February 26th, 2014
For most Americans the crisis is over. For the people of Syria, war rages on and the fight for survival continues.
According to The Daily Mail, over 120,000 people are without food, water, medicine and essential services in Syria’s capital city of Damascus. Many are starving to death. Humanitarian aid has been slow to come amid complications with Syrian leadership, continued fighting in the country and the sheer size of the population requiring assistance.
This is what it looks like when a country’s entire infrastructure is completely destroyed and its safety nets fall apart.
People searching for resources as far as the eye can see…
Hundreds of men, women and children fight to get to the front of the queue as a refugee camp in Damascus receives food parcels after being cut off for months.
Today the United Nations Relief and Works Agency (UNRWA) called on rebel forces and Al-Assad’s troops alike to allow ‘safe and unhindered humanitarian access’ to thousands of civilians in Yarmouk, a Palestinian district in the Syrian capital.
Yarmouk has seen some of the worst fighting in the capital, leading to severe food shortages and widespread hunger.
‘The images are at once epic and personal. Row upon row of gaunt faces, serried ranks of grimy, raged figures; the delicate, hunger-ravaged features of children waiting in line for an UNRWA food parcel; the face of a mother creased in grief for a deceased child; tears of joy as a father is reunited with a long-lost daughter.
‘These are the vignettes of inhumanity that have become the regular fare of nightly news bulletins. They are UNRWA’s daily reality.’
Video: “The Devastation is Unbelievable”
The people coming from within Yarmouk appear suddenly near this distribution point. It’s like the appearance of ghosts.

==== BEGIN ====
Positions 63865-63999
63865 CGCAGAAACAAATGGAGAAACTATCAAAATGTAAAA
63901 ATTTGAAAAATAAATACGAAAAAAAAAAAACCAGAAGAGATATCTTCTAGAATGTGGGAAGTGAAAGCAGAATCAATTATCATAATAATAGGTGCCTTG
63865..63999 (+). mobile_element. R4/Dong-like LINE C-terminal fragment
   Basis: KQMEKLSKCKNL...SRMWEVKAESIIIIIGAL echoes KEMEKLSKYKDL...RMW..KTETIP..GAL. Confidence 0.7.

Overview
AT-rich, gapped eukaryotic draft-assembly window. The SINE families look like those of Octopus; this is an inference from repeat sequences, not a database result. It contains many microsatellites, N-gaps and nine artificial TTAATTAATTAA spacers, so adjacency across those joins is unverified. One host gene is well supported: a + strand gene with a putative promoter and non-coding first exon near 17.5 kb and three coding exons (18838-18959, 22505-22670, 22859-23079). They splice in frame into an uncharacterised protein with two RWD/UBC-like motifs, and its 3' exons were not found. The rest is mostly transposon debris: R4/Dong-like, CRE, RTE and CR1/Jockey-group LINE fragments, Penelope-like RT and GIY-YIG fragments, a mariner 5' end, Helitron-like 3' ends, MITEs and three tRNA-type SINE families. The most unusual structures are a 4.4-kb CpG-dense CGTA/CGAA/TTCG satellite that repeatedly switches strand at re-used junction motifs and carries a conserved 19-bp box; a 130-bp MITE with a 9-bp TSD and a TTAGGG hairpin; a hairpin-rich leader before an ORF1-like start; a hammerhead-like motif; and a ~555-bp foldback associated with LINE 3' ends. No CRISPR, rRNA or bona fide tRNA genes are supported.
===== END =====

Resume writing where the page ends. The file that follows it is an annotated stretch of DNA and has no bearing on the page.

These are people that have been trapped in a situation not only without food, medicines, clean water, all the basics… but also probably completely subjected to fear because there was fierce fighting going all along.
The devastation is unbelievable.
We’ve often discussed what James Rawles refers to as the golden horde – a mass gathering and/or exodus of people searching for resources in the aftermath of a mega-disaster.
The people of Syria have seen everything from supply lines to utility access completely cut. Some have lost their homes as a result of bombings.
While we certainly can’t prepare contingency plans for every possible scenario, a well developed preparedness plan can go a long way. It should include everything from supply stockpiling and self defense, to evacuation plans and secondary living arrangements.
As we’ve seen with disasters here in the United States, within 72 hours of an emergency event the majority of people will run out of food. The Federal Emergency Management Agency is often overwhelmed in limited-scope disasters like hurricanes. Can you imagine the severity of the crisis if it was a region- or nation-wide collapse of infrastructure?